Before that came weeks of health professionals crying out for proper PPE and the care home sector claiming it had been forgotten by authorities, leading to a succession of deadly outbreaks in facilities across Northern Ireland.
By the end of June, only a handful of cases were being diagnosed each day in Northern Ireland, but the reprieve was short-lived.
First came Eat Out to Help Out, which a study from the University of Warwick subsequently found contributed to a “significant” rise in new Covid-19 infections.
Next, despite claims to the contrary by officials, the track-and-trace system when schools reopened in September was woefully inadequate, which contributed to the virus regaining the advantage.
On September 1, Northern Ireland recorded 49 new cases; on September 30, 424 new cases were reported.
The Public Health Agency (PHA) itself said it had underestimated the demand the return of schools would have on the test system.
Since then, Northern Ireland has consistently struggled to contain the virus, culminating in the latest lockdown, which we now know will drag on until at least March.
Mr Swann has said there will be a review of the Government response to the pandemic but has largely stood by the decisions that have been taken.
Although, he recently admitted that the relaxation of restrictions over Christmas was a mistake due to the subsequent devastation wreaked on the health service.
Funding of public services
Just over a year ago, thousands of healthcare workers took the unprecedented step of strike action in a fight over pay and conditions.
The industrial action shone a spotlight on the effects of years of chronic underfunding of the health service.
No one could ever have imagined that within weeks of unions reaching a deal with Mr Swann and suspending the strike, that the decades of cuts would have such a devastating impact on the population.
Northern Ireland’s health service was fragile before the pandemic; now, one year in, it has been decimated.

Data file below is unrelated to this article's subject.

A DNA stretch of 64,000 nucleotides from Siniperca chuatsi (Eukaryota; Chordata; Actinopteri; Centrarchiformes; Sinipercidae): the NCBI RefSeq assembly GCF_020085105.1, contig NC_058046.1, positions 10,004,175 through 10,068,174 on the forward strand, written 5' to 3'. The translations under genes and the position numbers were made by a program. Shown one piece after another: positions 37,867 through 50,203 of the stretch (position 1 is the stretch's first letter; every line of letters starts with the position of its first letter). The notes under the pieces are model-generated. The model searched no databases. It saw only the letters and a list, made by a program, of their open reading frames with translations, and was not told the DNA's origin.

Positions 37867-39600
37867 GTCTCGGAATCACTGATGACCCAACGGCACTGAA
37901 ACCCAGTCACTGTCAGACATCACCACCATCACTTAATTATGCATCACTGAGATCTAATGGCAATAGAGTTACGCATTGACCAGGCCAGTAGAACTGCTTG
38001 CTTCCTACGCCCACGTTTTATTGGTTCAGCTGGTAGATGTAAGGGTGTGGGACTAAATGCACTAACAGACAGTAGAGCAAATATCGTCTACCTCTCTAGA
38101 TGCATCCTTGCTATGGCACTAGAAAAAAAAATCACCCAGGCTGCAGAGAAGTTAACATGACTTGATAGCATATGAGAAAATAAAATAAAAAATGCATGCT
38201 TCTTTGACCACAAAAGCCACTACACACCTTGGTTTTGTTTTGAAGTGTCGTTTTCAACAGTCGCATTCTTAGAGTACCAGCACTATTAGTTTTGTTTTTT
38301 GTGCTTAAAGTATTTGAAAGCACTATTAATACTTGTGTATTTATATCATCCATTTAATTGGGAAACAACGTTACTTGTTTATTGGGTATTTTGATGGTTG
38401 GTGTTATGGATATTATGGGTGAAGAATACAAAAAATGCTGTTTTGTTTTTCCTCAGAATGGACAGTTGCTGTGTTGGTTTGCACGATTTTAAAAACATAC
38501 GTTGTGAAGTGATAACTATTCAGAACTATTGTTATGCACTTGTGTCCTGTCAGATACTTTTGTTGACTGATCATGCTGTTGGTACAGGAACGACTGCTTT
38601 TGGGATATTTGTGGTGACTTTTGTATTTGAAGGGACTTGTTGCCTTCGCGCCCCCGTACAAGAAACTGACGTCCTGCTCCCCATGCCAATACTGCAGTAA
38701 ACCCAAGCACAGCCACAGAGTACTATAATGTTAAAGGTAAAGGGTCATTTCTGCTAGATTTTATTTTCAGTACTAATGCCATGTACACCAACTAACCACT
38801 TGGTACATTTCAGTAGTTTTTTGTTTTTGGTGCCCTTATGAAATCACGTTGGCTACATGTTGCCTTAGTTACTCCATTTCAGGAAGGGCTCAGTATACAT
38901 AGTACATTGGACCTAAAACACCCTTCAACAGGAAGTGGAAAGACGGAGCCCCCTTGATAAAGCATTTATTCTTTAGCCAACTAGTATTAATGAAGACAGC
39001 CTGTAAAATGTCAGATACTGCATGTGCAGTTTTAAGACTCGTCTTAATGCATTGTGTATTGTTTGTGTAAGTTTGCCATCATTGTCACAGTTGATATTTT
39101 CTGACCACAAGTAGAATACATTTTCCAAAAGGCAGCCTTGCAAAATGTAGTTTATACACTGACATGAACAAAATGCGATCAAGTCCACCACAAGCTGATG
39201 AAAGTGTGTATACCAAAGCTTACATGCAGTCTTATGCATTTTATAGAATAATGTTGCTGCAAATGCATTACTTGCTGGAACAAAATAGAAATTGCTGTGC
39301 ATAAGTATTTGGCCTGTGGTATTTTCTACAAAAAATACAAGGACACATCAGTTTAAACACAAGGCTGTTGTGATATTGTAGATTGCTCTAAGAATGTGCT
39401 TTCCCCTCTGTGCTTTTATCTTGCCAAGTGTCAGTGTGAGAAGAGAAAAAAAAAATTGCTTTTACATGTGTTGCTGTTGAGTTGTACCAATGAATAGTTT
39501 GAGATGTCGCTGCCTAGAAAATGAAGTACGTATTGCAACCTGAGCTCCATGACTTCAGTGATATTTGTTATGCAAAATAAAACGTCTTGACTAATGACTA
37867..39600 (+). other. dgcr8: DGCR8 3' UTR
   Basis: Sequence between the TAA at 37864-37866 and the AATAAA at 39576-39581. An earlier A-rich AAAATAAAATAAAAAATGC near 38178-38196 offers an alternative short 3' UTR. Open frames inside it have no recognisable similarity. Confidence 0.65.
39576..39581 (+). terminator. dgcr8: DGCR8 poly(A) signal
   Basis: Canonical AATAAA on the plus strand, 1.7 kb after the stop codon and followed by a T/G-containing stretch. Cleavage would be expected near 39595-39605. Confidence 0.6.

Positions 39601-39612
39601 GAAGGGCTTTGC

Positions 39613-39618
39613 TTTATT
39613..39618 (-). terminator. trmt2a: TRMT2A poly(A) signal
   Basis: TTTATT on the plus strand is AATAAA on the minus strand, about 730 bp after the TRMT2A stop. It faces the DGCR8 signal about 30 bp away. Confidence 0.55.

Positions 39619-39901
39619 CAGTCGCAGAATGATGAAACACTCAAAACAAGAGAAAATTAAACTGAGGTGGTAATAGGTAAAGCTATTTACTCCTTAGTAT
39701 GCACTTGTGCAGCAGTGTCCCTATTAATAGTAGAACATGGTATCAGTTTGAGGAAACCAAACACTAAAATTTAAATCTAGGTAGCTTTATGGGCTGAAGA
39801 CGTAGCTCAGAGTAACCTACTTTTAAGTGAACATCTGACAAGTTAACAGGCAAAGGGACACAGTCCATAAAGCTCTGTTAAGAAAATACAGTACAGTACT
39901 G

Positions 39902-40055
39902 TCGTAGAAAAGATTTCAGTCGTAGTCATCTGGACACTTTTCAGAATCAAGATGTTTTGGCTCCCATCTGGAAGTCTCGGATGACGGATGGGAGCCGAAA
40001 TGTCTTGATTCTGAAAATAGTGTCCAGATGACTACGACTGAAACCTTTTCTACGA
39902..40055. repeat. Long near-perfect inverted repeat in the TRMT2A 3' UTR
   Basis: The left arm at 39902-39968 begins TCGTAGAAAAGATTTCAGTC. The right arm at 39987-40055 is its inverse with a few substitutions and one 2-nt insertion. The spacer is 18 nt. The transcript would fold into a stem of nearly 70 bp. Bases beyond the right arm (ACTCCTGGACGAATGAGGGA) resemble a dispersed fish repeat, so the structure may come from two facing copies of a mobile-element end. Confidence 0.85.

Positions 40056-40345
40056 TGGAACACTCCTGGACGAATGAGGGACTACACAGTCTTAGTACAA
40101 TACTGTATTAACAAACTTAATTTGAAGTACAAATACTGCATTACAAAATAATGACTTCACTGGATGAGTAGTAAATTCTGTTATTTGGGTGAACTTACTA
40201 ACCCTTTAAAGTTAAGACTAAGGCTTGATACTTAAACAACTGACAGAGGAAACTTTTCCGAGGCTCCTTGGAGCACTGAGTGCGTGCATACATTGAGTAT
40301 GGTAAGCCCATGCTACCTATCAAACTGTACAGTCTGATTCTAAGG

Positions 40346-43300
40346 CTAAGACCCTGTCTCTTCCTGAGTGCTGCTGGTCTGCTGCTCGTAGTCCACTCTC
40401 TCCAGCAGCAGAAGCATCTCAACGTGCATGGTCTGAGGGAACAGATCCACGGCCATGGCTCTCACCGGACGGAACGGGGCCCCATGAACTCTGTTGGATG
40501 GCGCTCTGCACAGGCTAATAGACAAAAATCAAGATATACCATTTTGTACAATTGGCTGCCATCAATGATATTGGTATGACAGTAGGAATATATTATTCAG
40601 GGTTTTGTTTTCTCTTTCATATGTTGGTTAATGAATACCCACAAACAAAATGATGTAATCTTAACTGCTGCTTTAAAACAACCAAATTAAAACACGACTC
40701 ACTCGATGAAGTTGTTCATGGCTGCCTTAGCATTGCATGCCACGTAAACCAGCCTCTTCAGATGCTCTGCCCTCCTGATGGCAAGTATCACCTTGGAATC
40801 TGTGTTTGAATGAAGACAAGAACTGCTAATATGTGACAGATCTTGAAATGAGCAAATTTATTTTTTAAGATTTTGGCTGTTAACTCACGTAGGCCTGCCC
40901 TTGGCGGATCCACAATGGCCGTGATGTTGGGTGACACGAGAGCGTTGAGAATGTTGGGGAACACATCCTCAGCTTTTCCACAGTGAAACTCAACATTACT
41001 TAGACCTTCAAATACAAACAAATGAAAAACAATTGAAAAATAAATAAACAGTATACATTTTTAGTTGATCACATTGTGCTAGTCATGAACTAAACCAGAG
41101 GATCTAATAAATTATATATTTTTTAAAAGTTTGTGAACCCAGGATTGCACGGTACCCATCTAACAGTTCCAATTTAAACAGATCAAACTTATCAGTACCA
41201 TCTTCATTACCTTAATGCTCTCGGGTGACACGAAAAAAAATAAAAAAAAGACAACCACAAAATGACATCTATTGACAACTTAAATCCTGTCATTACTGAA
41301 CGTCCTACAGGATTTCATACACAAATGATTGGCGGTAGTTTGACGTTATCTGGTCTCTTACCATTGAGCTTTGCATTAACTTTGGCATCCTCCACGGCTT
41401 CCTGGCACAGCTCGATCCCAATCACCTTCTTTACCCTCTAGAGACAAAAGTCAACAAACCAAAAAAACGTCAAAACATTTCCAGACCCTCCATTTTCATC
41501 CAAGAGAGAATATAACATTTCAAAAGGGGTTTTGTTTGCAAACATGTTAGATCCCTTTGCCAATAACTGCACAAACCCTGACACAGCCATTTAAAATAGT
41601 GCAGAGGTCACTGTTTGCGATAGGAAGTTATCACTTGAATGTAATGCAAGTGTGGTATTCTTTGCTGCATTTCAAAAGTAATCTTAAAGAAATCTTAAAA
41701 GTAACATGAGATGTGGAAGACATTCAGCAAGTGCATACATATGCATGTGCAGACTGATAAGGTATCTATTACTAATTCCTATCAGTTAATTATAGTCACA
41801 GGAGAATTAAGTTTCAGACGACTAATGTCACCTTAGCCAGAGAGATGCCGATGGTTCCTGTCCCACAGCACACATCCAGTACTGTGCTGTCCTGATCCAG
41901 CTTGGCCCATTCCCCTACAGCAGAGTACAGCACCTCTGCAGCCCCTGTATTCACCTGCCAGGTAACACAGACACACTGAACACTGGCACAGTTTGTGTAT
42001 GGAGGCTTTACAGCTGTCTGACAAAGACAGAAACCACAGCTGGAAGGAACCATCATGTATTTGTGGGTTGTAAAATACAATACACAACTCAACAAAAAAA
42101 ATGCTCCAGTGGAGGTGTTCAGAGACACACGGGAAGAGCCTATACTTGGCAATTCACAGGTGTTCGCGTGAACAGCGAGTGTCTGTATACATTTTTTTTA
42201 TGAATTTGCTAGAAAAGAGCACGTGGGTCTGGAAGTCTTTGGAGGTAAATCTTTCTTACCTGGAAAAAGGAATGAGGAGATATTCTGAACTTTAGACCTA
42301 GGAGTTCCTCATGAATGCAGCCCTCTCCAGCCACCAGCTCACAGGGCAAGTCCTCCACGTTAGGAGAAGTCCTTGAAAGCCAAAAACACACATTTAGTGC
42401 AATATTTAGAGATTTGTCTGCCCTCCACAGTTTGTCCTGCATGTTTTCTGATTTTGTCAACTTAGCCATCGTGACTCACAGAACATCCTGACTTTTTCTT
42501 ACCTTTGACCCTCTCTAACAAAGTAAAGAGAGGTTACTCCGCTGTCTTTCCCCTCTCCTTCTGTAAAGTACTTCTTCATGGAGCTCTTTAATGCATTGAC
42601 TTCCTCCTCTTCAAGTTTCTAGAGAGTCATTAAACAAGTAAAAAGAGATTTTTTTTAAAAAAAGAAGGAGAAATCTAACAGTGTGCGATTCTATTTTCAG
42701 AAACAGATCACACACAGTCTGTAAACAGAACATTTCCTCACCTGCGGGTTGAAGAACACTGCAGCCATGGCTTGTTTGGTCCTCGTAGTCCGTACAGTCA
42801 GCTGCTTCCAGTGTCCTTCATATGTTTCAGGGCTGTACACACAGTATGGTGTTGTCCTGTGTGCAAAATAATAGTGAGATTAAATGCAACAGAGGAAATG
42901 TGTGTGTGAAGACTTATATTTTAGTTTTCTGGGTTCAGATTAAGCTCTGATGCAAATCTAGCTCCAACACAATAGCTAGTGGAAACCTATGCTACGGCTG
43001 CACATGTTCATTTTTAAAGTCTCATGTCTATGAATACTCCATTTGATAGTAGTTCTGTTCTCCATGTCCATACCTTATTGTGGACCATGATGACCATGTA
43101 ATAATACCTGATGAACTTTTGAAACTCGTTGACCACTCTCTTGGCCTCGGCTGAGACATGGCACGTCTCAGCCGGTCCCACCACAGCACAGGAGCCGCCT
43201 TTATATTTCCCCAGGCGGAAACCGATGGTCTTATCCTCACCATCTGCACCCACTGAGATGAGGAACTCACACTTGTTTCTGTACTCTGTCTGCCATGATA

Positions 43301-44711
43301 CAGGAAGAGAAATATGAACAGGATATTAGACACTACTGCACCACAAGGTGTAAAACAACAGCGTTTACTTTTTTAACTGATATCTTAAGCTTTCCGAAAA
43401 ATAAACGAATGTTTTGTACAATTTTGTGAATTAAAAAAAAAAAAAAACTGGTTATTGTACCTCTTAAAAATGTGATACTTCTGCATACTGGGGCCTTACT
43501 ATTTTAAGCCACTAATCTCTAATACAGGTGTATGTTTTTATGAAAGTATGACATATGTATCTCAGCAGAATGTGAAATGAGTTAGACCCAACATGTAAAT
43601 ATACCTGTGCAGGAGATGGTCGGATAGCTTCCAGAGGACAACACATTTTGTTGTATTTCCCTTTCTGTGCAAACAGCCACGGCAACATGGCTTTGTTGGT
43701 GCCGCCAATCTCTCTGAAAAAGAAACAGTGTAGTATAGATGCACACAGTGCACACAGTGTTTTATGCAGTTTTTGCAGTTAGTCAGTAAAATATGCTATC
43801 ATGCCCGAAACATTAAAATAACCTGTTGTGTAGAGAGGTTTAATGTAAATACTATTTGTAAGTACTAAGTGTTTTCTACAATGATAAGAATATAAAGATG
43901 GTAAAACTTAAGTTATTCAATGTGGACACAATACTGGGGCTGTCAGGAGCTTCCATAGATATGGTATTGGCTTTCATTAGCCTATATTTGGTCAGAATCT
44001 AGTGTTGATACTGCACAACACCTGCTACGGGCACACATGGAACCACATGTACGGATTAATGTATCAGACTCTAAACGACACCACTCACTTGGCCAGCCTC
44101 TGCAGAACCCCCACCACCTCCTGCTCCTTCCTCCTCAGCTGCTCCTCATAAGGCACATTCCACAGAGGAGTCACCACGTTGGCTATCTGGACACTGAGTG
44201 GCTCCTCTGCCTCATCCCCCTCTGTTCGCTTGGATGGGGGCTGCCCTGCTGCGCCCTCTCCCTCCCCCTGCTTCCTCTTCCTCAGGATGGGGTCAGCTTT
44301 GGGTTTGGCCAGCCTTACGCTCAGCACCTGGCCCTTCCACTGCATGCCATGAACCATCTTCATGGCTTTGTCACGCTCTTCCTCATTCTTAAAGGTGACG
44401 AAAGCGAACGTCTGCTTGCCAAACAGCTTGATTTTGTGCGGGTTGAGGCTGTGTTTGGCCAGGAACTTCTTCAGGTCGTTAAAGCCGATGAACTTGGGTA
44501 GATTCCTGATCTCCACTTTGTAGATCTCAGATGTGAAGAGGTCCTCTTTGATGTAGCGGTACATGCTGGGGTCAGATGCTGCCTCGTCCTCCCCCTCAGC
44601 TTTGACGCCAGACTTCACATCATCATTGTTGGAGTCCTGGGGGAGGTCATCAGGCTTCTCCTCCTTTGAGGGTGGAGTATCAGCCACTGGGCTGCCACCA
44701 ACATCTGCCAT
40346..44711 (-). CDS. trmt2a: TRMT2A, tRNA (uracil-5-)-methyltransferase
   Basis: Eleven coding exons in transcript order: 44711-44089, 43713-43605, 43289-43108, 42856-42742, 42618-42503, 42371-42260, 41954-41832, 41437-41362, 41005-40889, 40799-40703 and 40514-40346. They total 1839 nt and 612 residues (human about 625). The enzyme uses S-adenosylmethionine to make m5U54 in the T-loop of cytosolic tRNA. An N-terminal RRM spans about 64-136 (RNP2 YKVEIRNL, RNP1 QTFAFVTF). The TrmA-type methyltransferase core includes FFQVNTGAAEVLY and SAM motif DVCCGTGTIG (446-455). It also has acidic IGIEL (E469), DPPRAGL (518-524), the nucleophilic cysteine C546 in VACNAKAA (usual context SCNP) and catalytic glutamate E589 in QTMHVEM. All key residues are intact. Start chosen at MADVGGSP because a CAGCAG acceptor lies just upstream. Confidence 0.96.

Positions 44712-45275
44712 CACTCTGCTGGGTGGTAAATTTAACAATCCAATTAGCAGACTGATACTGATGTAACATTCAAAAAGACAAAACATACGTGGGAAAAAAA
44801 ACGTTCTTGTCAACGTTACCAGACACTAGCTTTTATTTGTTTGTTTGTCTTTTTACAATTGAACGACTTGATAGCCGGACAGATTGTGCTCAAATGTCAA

There were not enough nurses beforehand and after a relentless and traumatic 12 months, staff are reaching breaking point, with some exhausted staff walking away from their jobs.
As well as the impact on workers, thousands of operations have been cancelled and hospital waiting times are expected to spiral further, with chronic underfunding and a lack of workforce planning both playing a role in the crisis.
It isn’t just the health service that was massively under prepared for the ravages of a pandemic.
Martin McKee, a Professor of European Public Health at the London School of Hygiene and Tropical Medicine, said underfunding of the education system has also made homeschooling during the lockdowns even more difficult.
“If you look at other countries, they have invested more in their schools over the years, they have invested in things like text books,” he said.
“Simple things like that have made it much easier for families in those countries, whereas we haven’t invested the same and so textbooks aren’t as common, meaning parents and pupils are relying on printouts and computers to do school work at home.
“Then, when you look at the preparations for the return of schools in September, so much more could have been done, including putting in proper ventilation systems to reduce the spread of the virus.”
Lisa Smyth is the Belfast Telegraph’s health correspondent